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In 1946, the massive Electronic Numerical Integrator and Computer, or ENIAC, boasted a calculation speed of 5,000 addition problems each second. The 30-ton machine relied on over 17,000 vacuum tubes to perform mathematical calculations. Today’s average laptop or desktop computer, by comparison, can perform 100 million instructions per second––and without a single vacuum tube. The revolution in computing has transformed the world, and nitrogen plays an important role in creating high-tech electronics.

During World War II, a physicist named John Mauchly teamed up with the U.S. Army to produce an all-electronic calculator. The result was ENIAC, and in a single decade, the computer ran as many calculations as mankind had performed in its entire history. ENIAC relied on a network of vacuum tubs and circuit connectors, which poured electricity into the system.

Just a few decades later, computing technology looked completely different: for the 50-year anniversary of ENIAC, a team recreated the 30-ton, room-sized computer on a single integrated circuit chip which could be held in the palm of the hand.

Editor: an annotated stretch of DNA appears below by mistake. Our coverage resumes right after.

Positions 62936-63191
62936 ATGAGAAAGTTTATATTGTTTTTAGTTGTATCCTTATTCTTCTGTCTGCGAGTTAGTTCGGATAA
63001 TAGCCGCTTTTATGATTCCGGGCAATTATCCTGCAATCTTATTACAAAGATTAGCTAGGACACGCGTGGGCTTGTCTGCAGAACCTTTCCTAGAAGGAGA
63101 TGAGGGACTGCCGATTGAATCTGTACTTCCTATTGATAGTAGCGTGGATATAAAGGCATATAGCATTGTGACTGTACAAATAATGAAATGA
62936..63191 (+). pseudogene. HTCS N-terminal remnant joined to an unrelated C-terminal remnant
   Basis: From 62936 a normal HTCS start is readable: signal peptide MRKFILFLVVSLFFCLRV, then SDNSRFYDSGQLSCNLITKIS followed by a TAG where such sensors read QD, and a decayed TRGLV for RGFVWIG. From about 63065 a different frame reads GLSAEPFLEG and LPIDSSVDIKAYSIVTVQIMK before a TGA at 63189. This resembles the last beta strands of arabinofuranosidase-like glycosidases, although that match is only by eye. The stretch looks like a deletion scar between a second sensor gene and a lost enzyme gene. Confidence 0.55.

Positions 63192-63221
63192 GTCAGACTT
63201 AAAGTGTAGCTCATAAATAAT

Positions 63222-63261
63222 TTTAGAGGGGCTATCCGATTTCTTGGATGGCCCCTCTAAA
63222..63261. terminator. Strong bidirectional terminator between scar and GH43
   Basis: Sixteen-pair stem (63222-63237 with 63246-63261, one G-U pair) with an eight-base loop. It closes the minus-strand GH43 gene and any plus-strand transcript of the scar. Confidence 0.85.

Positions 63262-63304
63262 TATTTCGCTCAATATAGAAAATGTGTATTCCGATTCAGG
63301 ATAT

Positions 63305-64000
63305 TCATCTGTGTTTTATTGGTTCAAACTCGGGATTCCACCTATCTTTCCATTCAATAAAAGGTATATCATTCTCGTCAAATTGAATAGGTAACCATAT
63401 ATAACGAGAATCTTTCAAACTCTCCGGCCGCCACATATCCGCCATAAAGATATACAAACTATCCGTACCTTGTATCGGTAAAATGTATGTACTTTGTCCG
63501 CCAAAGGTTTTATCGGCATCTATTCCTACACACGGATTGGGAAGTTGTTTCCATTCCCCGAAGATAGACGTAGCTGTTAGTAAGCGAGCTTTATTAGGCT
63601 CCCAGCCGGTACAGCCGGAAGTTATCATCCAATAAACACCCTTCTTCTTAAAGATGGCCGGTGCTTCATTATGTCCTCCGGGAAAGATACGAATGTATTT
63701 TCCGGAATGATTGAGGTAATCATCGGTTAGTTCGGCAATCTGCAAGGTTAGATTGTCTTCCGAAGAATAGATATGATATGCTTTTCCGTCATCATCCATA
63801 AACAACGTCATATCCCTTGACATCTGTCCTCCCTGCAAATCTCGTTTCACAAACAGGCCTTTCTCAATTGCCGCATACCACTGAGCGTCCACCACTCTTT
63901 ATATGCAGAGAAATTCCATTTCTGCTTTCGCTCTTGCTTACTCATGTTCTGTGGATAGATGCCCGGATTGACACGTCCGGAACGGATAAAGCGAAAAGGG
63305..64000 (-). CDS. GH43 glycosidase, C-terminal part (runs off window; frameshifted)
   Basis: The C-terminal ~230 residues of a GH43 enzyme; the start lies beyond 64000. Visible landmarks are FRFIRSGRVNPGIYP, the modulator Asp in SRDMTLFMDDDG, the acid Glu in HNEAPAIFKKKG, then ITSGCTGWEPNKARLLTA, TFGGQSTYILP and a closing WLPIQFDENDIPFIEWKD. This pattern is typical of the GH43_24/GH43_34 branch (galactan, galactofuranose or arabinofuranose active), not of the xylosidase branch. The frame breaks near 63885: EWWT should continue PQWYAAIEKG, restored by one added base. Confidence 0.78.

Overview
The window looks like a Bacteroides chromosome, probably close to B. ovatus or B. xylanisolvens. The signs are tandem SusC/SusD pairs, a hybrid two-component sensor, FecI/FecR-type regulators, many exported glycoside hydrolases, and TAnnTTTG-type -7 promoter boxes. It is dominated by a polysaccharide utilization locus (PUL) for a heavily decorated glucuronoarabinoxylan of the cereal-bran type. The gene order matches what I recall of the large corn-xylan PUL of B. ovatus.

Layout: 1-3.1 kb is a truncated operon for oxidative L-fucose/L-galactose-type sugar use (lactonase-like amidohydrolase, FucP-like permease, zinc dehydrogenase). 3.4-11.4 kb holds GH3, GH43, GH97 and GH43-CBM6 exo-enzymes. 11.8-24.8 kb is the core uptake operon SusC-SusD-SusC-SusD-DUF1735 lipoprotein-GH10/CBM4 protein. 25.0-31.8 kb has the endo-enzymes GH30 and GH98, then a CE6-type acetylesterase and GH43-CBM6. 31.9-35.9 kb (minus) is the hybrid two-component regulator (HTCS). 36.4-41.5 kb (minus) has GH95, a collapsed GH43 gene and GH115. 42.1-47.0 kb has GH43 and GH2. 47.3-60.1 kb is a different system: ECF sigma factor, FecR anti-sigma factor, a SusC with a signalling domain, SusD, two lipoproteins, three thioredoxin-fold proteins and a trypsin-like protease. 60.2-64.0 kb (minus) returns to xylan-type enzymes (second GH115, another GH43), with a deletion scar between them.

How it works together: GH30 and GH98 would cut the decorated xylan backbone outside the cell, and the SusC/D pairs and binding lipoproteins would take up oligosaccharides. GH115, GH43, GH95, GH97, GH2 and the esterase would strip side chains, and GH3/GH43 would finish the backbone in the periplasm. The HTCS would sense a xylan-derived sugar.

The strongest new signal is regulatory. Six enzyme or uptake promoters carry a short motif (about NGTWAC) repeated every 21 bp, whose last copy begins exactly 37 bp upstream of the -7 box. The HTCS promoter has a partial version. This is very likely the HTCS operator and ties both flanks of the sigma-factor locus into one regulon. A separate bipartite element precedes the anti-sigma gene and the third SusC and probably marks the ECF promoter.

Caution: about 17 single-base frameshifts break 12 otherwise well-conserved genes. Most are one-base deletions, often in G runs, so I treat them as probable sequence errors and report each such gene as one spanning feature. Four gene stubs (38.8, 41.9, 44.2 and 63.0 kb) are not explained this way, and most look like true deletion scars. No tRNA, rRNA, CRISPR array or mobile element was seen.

One key to this massive leap in technology has to do with the manufacture of transistors, circuit boards, and other electronic parts. Since the days of ENIAC, computer manufacturers realized that nitrogen gas makes it easier to produce precise electronic products.

The nitrogen serves three purposes: it helps maintain the perfect temperature and atmosphere when manufacturing electronics, because it is less prone to pressure fluctuations than regular air. Nitrogen also creates precise lines during soldering, reducing surface tension and guaranteeing a sharper finish. And finally, nitrogen gas prevents oxidation. When exposed to oxygen, electronic manufacturing suffers. Oxygen weakens the soldering process and can harm the metals used in the manufacturing processes.

Nitrogen plays an important role in creating the powerful computers and electronic devices that define our world today. Similarly, nitrogen also improves the way we drive. By filling car tires with nitrogen gas rather than compressed air, drivers eliminate the problem of oxidation inside their tires––the same issue that can harm electronics manufacturing. And just like nitrogen makes electronics stronger, it improves car handling, gas mileage, and safety when driving.

Nitrogen may be as old as the universe, but it still plays surprising roles in new, cutting-edge technologies.

Post Author: Genevieve Carlton Ph.D.

Ph.D. - Research Historian from Northwestern University. A writer and researcher she has published pieces for Ranker, Stacker and Atlas Obscura. She has published a nonfiction history book with the University of Chicago Press and a number of scholarly articles with top journals.

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